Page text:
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American Kestrel

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The American Kestrel, formerly known as the Sparrow Hawk, is about the size of a Mourning Dove, making it the smallest falcon in North America.  It typically perches on tall trees, or telephone lines and poles, surveying surrounding fields in hopes of finding insects or small mammals to eat.  This female American Kestrel (her wings are rusty colored, males’ are slate-blue) flew down to the ground, captured an insect and returned to its telephone pole perch where it consumed its meal.  If you look closely at the perched kestrel, you’ll see a notch in its upper bill.  Many falcons have this notch which is thought to be an adaptation for severing the spinal column of vertebrate prey.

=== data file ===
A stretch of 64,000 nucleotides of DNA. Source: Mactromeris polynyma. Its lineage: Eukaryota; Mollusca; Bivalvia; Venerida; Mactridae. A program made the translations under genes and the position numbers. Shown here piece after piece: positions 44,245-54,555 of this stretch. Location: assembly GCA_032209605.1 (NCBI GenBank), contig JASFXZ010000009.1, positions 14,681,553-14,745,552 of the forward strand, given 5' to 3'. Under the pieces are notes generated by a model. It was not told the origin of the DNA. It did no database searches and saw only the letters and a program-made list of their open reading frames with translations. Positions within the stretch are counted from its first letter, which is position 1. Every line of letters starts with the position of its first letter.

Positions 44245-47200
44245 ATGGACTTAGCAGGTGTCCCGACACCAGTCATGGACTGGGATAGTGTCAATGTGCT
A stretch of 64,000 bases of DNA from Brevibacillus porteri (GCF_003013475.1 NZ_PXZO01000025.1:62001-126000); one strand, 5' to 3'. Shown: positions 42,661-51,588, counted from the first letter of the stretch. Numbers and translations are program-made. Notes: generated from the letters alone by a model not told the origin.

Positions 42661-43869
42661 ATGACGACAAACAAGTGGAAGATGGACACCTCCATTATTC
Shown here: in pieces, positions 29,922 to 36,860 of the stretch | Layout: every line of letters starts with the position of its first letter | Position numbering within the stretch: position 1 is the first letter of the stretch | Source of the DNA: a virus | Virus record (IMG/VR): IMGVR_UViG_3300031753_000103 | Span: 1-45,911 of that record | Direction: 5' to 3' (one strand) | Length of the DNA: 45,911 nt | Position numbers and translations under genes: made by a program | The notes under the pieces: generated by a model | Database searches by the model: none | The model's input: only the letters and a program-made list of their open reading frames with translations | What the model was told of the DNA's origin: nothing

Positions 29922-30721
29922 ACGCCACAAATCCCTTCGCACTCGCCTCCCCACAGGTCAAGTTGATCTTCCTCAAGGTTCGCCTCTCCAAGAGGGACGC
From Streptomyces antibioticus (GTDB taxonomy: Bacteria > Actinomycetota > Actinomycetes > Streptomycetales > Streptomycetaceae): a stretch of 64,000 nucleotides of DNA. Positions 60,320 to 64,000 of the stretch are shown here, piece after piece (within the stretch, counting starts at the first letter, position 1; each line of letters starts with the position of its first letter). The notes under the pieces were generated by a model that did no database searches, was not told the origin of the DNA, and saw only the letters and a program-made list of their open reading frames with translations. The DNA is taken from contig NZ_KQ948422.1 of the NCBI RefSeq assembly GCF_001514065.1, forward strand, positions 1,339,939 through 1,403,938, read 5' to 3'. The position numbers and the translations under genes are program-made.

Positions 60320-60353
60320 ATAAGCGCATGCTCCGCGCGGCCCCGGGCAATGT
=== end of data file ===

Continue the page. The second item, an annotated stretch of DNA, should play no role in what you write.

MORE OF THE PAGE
6 responses

  1. So interesting!

    April 10, 2012 at 1:36 pm

  2. PAS

    Love Kestrels. Great post.

    April 10, 2012 at 2:20 pm

  3. love it! 🙂

    April 10, 2012 at 5:34 pm

  4. Jean Harrison

    You can tell it’s a female even without seeing the wings. The female’s breast is streaked, the male’s dotted.

    April 10, 2012 at 5:39 pm

  5. Dan

    The “notch” in the Kestrel’s upper bill is because of the bones it’s chewed through and worn the bill away? Or (as your description infers) it grows that way (“an adaptation”). Question: If the notch you refer to is an adaptation, then one should expect to see the same notch throughout the same species. Thanks.

    April 16, 2012 at 2:56 pm

    • Hi Dan,
      Most species of falcons are born with this notch in their upper bill…all American kestrels, for example, have this notch, as you surmised! Great question!

      April 16, 2012 at 3:54 pm

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